The temperature rose as a buzzing crowd filled Benaroya Hall’s Nordstrom Recital Hall on July 24. The muggy atmosphere in the typically-breezy auditorium was deliberate for the penultimate evening of the Seattle Chamber Music Society‘s Summer Festival. The whirring air conditioning system was shut off for part of the performance, which included a live recording session of two of Shostakovich’s most celebrated string quartets. The audience in the packed hall didn’t seem to mind the heat. Instead, a palpable sense of excitement and anticipation filled the room in the minutes before the start of the show.
Each SCMS concert is preceded by a 30-minute recital presented by artists on the evening’s main program. The recitals are always free and open to the public, making these pint-sized performances a fantastic deal. The July 24 pre-concert event featured the live recording of Shostakovich’s String Quartet No. 8 — an especially sweet bargain that turned out to be the highlight of the entire evening.
One of the composer’s most frequently performed works, the String Quartet No. 8 is full of visceral energy and raw emotions. It’s not always pretty-sounding music, but it’s incredibly affecting and haunting. With SCMS Artistic Director James Ehnes leading on first violin, the ensemble delivered a riveting performance of the work that brought out the distinct character of each movement. Though the tangle of microphones and cables onstage seemed to encourage the musicians to keep their performance on the cautious side, the ensemble still hit all the piece’s emotional peaks and valleys with full force.
A fuzzy static seemed to crackle in the air as tension mounted over the course of the creeping first movement. Occasional solo passages included a rich melody played by second violinist Amy Schwartz Moretti. The first movement immediately launched into the rapid, violent bow strokes of the famous second movement. During key solo moments, violist Richard O’Neill’s bold tone rose above the swirling sound, contrasting sharply with the deliberately scratchy sounds of the other three musicians.
The third movement, a diabolical waltz, lurched to and fro with a halting stagger. Guided by Ehnes and cellist Robert deMaine, the slight changes in tempo gave the movement a deliciously whimsical, creepy character. The mood darkened in the final two movements, which were filled with ominous imagery, from aggressive knocking on a door to muted wailing.
Though nearly every seat in the auditorium was filled for the pre-concert recital, an even larger crowd packed the hall for the concert proper. Ehnes and his colleagues took the stage again for Shostakovich’s String Quartet No. 7, the second part of the evening’s recording session. Unlike the sprawling No. 8, Shostakovich’s seventh string quartet comes in a compact package full of recurring themes that evolve over the course of the piece.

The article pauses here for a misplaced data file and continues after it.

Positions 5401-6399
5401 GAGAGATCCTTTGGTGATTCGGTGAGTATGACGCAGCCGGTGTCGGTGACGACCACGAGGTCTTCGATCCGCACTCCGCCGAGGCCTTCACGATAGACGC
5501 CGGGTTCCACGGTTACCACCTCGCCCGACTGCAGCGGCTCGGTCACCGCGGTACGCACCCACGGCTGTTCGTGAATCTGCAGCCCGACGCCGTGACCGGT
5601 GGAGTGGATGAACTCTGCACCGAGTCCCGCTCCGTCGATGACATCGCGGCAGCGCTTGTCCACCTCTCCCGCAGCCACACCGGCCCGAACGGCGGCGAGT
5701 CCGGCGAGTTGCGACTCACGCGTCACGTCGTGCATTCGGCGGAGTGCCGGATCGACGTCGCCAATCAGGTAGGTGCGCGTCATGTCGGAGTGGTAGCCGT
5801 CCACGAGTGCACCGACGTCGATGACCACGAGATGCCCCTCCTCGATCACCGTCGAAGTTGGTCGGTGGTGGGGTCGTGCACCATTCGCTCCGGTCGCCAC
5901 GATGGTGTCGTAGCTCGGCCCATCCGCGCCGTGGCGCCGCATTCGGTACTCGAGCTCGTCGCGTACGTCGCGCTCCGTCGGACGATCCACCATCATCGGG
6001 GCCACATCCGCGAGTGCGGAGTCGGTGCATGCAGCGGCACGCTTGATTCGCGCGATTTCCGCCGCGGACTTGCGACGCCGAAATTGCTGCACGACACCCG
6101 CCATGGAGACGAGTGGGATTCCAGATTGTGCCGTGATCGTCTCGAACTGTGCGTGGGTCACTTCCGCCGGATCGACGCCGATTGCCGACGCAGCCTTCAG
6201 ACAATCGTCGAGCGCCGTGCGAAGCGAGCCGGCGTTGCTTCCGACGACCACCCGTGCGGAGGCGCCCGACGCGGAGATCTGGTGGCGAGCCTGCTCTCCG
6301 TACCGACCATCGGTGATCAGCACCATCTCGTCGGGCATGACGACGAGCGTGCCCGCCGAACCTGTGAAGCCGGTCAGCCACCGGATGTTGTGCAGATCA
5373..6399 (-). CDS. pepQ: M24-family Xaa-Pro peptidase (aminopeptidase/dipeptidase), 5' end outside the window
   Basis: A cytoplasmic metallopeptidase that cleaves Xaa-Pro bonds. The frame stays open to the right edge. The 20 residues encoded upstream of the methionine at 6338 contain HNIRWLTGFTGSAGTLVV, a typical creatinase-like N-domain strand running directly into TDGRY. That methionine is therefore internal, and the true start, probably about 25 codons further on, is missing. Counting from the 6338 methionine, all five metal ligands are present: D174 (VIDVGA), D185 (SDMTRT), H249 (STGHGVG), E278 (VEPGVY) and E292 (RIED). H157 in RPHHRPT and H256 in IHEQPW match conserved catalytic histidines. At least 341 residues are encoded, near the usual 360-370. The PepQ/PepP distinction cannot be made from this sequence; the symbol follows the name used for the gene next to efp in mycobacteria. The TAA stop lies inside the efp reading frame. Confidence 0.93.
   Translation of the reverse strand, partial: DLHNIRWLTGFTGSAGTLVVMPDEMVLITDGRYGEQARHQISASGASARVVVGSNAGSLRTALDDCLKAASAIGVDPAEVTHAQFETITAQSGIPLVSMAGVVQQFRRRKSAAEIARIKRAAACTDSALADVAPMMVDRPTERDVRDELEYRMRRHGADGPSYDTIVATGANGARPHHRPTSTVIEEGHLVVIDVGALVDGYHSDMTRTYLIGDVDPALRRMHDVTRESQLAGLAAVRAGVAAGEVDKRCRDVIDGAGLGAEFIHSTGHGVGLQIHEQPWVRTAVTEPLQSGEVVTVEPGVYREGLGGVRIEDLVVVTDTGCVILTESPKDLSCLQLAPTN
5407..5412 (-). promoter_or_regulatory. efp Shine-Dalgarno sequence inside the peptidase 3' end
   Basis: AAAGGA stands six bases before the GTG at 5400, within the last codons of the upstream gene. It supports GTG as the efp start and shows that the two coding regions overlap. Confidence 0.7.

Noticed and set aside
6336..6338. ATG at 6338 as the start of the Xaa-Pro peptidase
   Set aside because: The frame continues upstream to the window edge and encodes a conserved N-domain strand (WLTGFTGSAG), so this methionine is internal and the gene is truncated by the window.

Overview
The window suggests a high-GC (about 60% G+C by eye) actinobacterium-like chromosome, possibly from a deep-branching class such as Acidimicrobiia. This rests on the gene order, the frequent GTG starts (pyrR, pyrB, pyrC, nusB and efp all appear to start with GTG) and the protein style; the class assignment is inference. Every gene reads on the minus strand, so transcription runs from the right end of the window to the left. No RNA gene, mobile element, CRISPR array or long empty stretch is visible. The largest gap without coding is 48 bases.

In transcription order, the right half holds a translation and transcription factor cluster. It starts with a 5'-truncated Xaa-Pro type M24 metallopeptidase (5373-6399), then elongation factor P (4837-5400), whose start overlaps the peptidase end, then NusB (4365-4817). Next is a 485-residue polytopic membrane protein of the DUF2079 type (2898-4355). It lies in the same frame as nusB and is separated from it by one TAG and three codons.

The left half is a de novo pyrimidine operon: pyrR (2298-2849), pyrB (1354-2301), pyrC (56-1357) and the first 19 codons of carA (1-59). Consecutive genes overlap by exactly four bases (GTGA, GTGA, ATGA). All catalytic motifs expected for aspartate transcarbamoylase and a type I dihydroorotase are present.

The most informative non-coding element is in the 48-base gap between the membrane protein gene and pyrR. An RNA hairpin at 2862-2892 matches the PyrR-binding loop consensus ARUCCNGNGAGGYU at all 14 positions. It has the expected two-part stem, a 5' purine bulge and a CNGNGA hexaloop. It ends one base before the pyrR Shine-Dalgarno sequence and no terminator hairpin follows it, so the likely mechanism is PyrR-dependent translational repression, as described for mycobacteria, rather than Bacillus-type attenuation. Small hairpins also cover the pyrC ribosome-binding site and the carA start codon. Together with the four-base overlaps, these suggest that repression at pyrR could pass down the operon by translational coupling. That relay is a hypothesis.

The key to the performance was contrast, both in texture and tone. Rich melodies wound their way through sharp pizzicato plucks and short, scratchy bow strokes. In the piece’s final movement, a buzzing fugue-like theme is passed between the four instruments and eventually pits the cello against the violins and viola. Here, cellist deMaine held his own, providing a solid counterbalance for the higher instruments as the piece whirled to its conclusion.
Two gems from the Romantic era rounded out the program. Mendelssohn’s Sonata for Violin and Piano in F Major was the first of the pair. Violinist Erin Keefe and pianist Anna Polonsky brought sparkling virtuosity to the work. A well-matched duo, the two musicians fed off each other’s musical energies, especially during transitional sections. Back-and-forth exchanges between violin and piano rose to a literal crescendo during the final movement, which is full of rapid-fire scales and shimmering technique reminiscent of passages from Mendelssohn’s famed Violin Concerto. Polonsky buoyed Keefe’s lightning-fast melodies with supporting chords before stepping into the spotlight, matching Keefe’s playing with equally-energetic solo passages of her own.
For the evening’s final performance, a new group of musicians brought the house down with Brahms’ Quartet for Piano and Strings in A Major. The four performers wasted no time getting down to business — the quartet pushed the pedal to the metal in the piece’s opening phrases and rarely looked back, keeping excitement levels dialed up high for much of the performance.
Ebullient pianist Orion Weiss effectively controlled the ebb and flow of energy with his confident playing, while violinist Alexander Velinzon, violist David Harding, and cellist Amit Peled made the most of Brahms’ grand, soaring melodic statements. Velinzon, who just completed his first season as Concertmaster of the Seattle Symphony, seemed equally at ease in a string quartet setting. His full tone suited the epic scale of Brahms’ work well, especially when balanced by Peled’s lush cello sound.
The live recordings of the two Shostakovich string quartets will be released later this year on the Onyx Classics label, along with a recording of Ehnes performing Khachaturian’s Violin Concerto. Another disc of live recordings from this year’s festival is also in the works. It’ll focus on music by American composers, including Leonard Bernstein, Charles Ives, and Elliott Carter.
Originally posted in The SunBreak on July 26, 2013.